Punxsutawney Phil was recently spooked by his shadow, predicting six more weeks of winter to the dismay of all but the most devoted ski bums. But let’s set folklore aside and look at how vital long-term weather forecasting and real-time conditions are to the retail marketplace. In case you’ve had your head in the clouds, forecasting the implications weather has on consumer spending has become big business.
From retail to ski resorts, consultancies specialize in predicting the long-term weather forecast and its specific affect on a variety of businesses. In the home improvement industry, a late spring in 2014 resulted in lackluster retail performance in seasonal categories. And, counter to the groundhog’s thinking but based on the best science, the nation’s largest retailers are hedging their bets that an early spring will be sprung upon 2015 and are managing their merchandising accordingly. Based on the best models available in the third quarter of 2014, the consensus was that spring 2015 will be early and warm. As a result, seasonal spending in home centers are expected to rise 15-20% for this year versus last, with contingency plans readying for up to 25% growth in categories such as lawn and garden.
Managers of products with seasonal sensitivities should use advanced forecasting to partner with retail customers to optimize their positions within seasonal planograms. Yet, it’s not just the season ahead that marketers are considering.The intersection of big data and weather is being used to record behavior and set algorithms to help marketers align their brands to the most opportune, weather-targeted buying behaviors. Real-time digital ad targeting has stretched beyond the weather websites. Ad networks are now allowing brands to deliver ads that are designed to align with the current conditions or short-term forecasts within an individual consumer’s geography. As one example, Pantene successfully targets ads to women to help them tame the frizz on humid, “bad hair” days.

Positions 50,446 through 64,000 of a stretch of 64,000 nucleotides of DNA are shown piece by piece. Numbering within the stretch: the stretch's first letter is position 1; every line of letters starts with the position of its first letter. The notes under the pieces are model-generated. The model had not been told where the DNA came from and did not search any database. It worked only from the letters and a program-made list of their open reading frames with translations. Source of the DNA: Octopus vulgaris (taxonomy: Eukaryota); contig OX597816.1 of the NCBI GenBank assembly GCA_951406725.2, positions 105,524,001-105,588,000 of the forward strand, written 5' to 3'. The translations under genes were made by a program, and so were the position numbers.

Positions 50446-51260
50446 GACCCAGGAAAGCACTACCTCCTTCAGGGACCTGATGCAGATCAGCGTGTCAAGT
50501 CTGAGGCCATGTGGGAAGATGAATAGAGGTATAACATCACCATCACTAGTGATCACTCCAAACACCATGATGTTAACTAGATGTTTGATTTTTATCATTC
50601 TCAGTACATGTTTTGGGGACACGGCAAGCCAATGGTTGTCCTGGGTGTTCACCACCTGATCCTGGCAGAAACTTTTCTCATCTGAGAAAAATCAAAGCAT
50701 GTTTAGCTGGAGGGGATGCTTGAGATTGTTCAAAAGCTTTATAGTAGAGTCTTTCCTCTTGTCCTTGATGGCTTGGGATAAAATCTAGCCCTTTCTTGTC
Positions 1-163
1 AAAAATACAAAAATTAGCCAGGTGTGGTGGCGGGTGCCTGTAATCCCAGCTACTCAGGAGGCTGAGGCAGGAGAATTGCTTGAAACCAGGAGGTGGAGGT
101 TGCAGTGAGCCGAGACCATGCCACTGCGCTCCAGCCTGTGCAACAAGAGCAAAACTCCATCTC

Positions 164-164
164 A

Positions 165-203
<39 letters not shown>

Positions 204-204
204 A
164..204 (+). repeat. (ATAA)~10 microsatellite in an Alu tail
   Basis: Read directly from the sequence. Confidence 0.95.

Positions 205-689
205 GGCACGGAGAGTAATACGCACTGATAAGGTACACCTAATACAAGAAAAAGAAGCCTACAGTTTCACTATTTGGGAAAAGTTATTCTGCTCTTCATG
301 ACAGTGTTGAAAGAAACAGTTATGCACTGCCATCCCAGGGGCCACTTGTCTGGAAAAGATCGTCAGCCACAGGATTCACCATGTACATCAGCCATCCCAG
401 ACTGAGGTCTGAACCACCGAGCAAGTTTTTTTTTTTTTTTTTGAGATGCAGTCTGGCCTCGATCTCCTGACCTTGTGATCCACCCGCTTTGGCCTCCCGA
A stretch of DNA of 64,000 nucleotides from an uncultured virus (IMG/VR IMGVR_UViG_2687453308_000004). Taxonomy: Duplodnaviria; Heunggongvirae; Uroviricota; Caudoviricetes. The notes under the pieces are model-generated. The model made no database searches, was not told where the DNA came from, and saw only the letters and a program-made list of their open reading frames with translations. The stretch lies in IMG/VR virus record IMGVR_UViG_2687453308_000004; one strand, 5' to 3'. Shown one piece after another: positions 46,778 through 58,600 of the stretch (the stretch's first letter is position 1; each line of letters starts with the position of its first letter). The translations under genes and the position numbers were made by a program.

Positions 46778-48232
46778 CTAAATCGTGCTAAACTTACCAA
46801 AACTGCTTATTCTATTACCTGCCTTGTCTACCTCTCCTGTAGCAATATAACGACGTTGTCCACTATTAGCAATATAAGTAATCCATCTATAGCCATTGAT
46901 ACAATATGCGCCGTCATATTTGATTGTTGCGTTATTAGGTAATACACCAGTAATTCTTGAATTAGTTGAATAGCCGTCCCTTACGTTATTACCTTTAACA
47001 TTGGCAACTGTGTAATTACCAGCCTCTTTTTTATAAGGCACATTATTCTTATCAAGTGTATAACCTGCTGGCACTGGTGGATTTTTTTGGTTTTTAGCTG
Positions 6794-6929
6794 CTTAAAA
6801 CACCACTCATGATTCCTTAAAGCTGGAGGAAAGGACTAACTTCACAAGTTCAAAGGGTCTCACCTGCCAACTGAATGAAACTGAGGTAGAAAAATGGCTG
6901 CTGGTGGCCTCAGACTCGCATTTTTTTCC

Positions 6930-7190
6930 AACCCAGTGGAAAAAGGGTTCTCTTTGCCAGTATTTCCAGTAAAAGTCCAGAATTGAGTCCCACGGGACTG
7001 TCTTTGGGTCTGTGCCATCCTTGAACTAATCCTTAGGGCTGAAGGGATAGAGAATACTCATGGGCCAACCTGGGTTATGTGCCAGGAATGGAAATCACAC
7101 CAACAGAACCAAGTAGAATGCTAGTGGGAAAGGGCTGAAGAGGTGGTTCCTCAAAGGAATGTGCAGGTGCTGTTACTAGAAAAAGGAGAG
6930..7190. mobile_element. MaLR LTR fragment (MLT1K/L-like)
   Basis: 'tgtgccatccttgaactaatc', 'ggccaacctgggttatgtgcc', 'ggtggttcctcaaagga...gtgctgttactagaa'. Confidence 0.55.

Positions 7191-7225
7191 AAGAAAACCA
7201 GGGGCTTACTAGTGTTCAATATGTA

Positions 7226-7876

It’s been reported that $3 trillion in annual spending is driven at least in part by weather. As the reality of climate change sets in, seasonal variances will be more commonplace. Meanwhile, scientific models for forecasting the weather are advancing, allowing us to predict longer-term implications of macro weather patterns two or more seasons in advance. To avoid being left out in the cold (forgive us, the pun was there for the taking) on positioning your brand at the intersection of weather and consumer behavior, put down the Farmer’s Almanac and stop your Groundhog Day celebrations. Instead, take a look at the science and big data available, and be sure your brand has the agility needed to make fair-weather friends with consumers.